AntSyn operates on a “what you want is what you get” principle, where the user inputs the antenna requirements, rather than a (parameterized) physical design. Antenna specifications such as frequency band, target impedance match (return loss), and gain pattern are input into the intuitive “spec sheet” user interface, which is automatically organized into a project file (see Figure 2a). By running the spec sheet, AntSyn returns one or more optimized antenna designs, the results of which are viewed using a customizable dashboard for rapid evaluation (see Figure 2b).

Figure 2

Figure 2 The AntSyn user interface spec sheet (a) defines the antenna requirements and the AntSyn results dashboard (b) enables rapid evaluation.

The user-specified dashboard can be set to view the proposed 3D model, input impedance (match) versus frequency in several formats, maximum gain versus frequency, radiation pattern cuts and qualitative star rating, all of which help identify good performers quickly. AntSyn has been used to develop a wide range of antenna types: single band, dual band, multiband, broadband and ultra-wideband (>100:1), high efficiency, loaded, electrically small, phased array, wire, patch, conformal, handset, multifunction and multiport.


Several types of antennas that generate modest gains with good linear or circular polarization over significant bandwidths include:

  • Microstrip patch, which is made up of one or more “patches” of metal, separated from a ground plane by a dielectric substrate
  • Helix antenna, a helical wire wound with a circumference of about one wavelength (1λ) and a pitch of λ/4 over a ground plane with a 1λminimum diameter
  • Single or crossed dipoles, which are center-fed radiating elements, each about λ/2 long with rods that are parallel to and over a ground plane of about λ/4 minimum diameter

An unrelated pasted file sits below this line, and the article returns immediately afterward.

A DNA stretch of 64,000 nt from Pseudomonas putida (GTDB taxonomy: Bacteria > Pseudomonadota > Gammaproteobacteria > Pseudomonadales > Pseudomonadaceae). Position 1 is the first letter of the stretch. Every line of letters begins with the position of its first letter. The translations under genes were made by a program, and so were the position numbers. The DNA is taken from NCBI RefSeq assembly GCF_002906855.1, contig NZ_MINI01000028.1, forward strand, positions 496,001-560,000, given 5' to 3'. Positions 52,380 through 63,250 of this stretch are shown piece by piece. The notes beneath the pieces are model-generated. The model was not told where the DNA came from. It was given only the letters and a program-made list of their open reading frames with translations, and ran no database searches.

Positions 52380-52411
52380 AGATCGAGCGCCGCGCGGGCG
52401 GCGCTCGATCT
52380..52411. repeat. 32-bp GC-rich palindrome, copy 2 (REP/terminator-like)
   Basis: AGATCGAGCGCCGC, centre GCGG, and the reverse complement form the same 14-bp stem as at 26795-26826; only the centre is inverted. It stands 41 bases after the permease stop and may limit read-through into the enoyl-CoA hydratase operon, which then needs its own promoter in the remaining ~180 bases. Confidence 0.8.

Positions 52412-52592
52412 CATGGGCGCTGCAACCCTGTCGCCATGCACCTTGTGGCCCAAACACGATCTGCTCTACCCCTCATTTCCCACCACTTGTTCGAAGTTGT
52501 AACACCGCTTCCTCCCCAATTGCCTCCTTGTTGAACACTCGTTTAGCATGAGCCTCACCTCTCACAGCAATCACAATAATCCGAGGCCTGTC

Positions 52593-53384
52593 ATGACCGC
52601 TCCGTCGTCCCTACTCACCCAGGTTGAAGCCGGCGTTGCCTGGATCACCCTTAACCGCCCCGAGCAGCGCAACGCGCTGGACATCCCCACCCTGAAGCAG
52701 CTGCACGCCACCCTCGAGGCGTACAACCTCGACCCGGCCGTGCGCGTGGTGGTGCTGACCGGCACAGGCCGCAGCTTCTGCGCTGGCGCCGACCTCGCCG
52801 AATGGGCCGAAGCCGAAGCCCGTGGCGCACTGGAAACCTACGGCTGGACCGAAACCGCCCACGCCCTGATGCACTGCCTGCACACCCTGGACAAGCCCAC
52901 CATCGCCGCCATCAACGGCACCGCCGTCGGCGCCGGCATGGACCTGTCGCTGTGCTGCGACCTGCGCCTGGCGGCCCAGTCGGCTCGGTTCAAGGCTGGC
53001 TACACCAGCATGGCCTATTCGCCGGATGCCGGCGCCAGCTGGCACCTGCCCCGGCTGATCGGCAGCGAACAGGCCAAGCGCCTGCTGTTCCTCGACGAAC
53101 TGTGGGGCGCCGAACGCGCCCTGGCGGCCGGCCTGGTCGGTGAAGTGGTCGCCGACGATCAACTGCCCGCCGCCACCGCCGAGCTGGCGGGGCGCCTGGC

• Quadrifilar antenna, similar to short helix, and slot, which uses a small cutout in a ground plane and can conform to the skin of a satellite
  • Spiral antenna, which is wideband and may be cavity backed, two or three dimensional
  • Horn antenna, either used as the “feed” for reflector antennas or stand-alone.

Navigating which of these antenna configurations achieves the best overall performance for the reduced size, weight and cost demands is a challenging task, especially as non-traditional companies jump into wireless-enabled devices called for by the Internet of Things (IoT) and small satellite (NanoSat or CubeSat) markets. NI is addressing this challenge with smarter design and test solutions spanning early concept through final verification.

Figure 3

Figure 3 The AntSyn design is easily exported for final verification, whether to AXIEM or Analyst, within NI AWR Design Environment, or other 3D EM simulators.

Designers can expect to benefit from easily comparing the trade-offs between these different antenna types and then exploring more of the design space through smarter, knowledge-guided optimization. After achieving satisfactory design results, AntSyn antenna data can be transferred for verification in NI AWR Design Environment™, specifically AXIEM planar EM simulator, Analyst™ 3D finite element method (FEM) simulator or other third-party EM tools from Sonnet, ANSYS HFSS and CST Microwave Studio (see Figure 3). This ability further extends design capabilities and the assurance of optimum results.

AntSyn provides an automated antenna design, synthesis and optimization tool that is well suited for helping designers of antennas, RF components and system engineers of many skill levels to address the challenges of next-generation antenna design and integration.

National Instruments
AWR Group, NI
El Segundo, Calif.